A Nuuttipukki mask from the 19th century. Image by Museovirasto.

I've understood the Knut riots eventually died out around the second world war, and the tradition was more common in the western Finland. The east side was doing the same kind of goat riots on kekri, after the harvesting season; they were dressed as kekripukki. And in fact, joulupukki, "Christmas goat" (the real version of Santa Claus) belongs to the same goat family.

One thing still makes me wonder. Out of all the animals, why pukki, goat has had such a special role? Well, what ever the reason was, pukki seemed to be one hell of a party animal.

Tuesday, January 10, 2012

It's tax time!

Verokortti, tax deduction card is being delivered to you around these times.

Tax deduction card is valid from February 1st onwards, so you need to give it to your employer by then (or depending on which day they'll pay your February salary). But the bottom line is that you need to give the card to your employer, otherwise they will snip 60% off from your salary. You need to select whether you want the deduction to be calculated based on your monthly/biweekly/weekly/daily salary (option A), or based on your estimated total income from Feb to Dec 2012 (option B). Incase you end up paying too little amount of taxes, they'll send you a bill later on. And if you don't end up earning as much as expected and deducted, they'll pay you back next year.

After giving the card to employer, all you need to do is lay back and enjoy of what you'll get in return for your tax money: rather good health care, world class education, maintained roads, Länsimetro and Opera, to mention few.

Monday, January 9, 2012

Living next door to Alice? Not...

Let's make this clear:

Joulupukki, Santa Claus, Father Christmas - he lives in Finland, in Korvatunturi to be more precise. Not the North Pole. Not Canada. Neither in Sweden.

Jääkarhu, polar bear lives in North Pole. Not in Finland. Ranua Zoo doesn't count.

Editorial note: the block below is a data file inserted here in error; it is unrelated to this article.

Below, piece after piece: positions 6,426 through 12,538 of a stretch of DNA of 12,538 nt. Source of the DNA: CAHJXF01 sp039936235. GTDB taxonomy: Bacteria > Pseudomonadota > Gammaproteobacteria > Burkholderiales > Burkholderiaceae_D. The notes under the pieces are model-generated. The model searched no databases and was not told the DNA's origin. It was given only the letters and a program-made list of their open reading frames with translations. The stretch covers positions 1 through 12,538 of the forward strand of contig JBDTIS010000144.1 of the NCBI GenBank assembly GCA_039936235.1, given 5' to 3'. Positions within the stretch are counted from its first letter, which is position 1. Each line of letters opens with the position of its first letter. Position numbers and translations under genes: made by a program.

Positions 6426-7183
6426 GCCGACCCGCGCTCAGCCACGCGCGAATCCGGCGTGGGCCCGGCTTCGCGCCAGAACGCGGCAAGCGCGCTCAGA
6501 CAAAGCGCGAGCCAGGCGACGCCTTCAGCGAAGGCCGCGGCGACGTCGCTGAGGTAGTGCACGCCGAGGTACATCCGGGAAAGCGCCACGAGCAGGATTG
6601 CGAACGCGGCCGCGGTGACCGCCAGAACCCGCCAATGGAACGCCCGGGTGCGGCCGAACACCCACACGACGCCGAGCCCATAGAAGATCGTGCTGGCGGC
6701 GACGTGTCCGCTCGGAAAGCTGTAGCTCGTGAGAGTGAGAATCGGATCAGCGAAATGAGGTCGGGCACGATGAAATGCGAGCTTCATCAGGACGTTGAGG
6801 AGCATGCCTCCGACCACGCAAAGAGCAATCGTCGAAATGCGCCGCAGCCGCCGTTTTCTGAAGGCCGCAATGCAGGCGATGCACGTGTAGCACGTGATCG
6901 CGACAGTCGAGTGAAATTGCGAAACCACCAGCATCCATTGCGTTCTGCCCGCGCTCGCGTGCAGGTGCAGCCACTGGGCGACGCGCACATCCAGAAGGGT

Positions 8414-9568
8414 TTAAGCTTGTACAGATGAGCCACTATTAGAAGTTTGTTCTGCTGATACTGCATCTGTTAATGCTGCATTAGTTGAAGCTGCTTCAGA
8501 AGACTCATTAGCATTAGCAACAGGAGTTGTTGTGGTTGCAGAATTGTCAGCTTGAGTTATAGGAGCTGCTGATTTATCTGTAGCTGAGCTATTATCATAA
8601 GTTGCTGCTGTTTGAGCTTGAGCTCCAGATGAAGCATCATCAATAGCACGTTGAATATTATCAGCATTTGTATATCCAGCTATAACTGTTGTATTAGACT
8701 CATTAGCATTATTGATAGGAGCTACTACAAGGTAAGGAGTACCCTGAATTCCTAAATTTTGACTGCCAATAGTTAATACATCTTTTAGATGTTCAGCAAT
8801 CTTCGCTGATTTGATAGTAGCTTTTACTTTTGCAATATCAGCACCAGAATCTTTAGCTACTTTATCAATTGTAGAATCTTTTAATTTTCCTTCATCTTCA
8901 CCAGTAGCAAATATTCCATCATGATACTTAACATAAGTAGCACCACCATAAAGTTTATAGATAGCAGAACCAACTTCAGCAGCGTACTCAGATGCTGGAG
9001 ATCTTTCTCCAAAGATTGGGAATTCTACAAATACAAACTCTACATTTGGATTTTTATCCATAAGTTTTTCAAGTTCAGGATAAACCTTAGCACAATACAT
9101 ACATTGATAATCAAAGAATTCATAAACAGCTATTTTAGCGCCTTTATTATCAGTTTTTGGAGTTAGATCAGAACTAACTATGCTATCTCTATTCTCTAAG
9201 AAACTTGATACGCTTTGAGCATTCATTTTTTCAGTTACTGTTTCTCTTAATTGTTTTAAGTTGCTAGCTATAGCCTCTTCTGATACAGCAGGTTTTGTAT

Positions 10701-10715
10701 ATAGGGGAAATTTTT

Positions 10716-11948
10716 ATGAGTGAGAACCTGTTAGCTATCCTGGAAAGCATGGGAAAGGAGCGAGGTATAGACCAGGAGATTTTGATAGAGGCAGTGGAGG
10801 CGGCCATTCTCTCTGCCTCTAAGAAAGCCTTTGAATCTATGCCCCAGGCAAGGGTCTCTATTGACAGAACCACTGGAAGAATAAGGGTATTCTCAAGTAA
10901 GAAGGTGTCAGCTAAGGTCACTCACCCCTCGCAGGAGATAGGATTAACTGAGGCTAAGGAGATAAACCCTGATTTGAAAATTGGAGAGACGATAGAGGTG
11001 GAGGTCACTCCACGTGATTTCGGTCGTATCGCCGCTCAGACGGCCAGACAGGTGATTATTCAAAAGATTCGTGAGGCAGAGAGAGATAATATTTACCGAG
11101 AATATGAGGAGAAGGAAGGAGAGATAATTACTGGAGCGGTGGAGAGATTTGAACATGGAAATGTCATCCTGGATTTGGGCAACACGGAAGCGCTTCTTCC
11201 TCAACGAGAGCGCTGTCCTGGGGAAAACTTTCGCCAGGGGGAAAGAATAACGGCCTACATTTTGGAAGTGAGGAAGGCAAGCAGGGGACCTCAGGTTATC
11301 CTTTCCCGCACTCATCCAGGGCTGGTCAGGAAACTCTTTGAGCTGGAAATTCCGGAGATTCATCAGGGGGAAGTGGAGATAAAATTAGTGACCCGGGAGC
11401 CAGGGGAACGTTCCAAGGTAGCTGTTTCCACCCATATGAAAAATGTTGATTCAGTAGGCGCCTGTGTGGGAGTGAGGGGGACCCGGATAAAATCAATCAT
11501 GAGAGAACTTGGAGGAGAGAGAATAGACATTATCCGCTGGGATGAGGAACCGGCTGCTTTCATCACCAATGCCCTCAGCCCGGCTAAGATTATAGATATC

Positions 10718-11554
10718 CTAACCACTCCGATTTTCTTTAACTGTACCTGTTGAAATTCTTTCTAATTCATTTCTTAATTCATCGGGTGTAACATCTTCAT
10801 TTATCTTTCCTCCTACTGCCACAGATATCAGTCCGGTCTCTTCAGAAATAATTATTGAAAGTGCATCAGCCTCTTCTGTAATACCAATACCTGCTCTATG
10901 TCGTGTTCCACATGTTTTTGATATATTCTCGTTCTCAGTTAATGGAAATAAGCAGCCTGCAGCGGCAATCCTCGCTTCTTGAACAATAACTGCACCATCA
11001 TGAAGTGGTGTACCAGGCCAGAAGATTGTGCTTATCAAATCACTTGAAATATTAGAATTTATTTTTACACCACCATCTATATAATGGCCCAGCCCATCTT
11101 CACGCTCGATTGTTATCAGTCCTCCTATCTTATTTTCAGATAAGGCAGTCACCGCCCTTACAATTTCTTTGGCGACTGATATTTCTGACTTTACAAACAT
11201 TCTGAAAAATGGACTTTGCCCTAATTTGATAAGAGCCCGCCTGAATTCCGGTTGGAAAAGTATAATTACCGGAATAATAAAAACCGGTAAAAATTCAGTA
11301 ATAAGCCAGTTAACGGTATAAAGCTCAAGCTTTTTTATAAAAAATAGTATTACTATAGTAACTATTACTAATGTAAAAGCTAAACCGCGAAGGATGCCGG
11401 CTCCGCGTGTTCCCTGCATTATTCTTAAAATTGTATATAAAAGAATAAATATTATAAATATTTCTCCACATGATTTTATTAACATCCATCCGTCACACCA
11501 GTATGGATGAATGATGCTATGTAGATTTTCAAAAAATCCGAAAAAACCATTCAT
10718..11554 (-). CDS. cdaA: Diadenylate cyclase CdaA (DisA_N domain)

Lumimies, yeti. You can never tell with the yetis...

Sunday, January 8, 2012

The long and winding road

About a week ago the Atlantic published an article about Finnish school system. The article highlighted that the goal of the Finnish school system is equity over excellence. The article praised the goal, but naturally many people also criticize it for holding back the talents and wasting intellectual resources. But as the goal of the compulsory school is to teach you to read, write and calculate, to give you a basic understanding of how things work, and to give you the keys to educate yourself further - regardless of your background - I think the noble goal has been achieved quite well. And let's remember that in this system the pupils and students are not customers, they are part of the system.

The article sheds light on the ideology behind the school system, but let's have a look at the structure:

I think the finest remark on this map is, that there are no dead ends in the system. In theory you can become a PhD no matter what you've chosen in your early days. Of course, it's not the intention that everybody achieves PhD and of course the road for PhD is longer with some choices compared to other. But the bottom line is that you don't close the doors for the rest of your life, even though you'd have a difficult teenage crisis. And in the end of the day, no matter which path do you take, you will (or you should) end up working.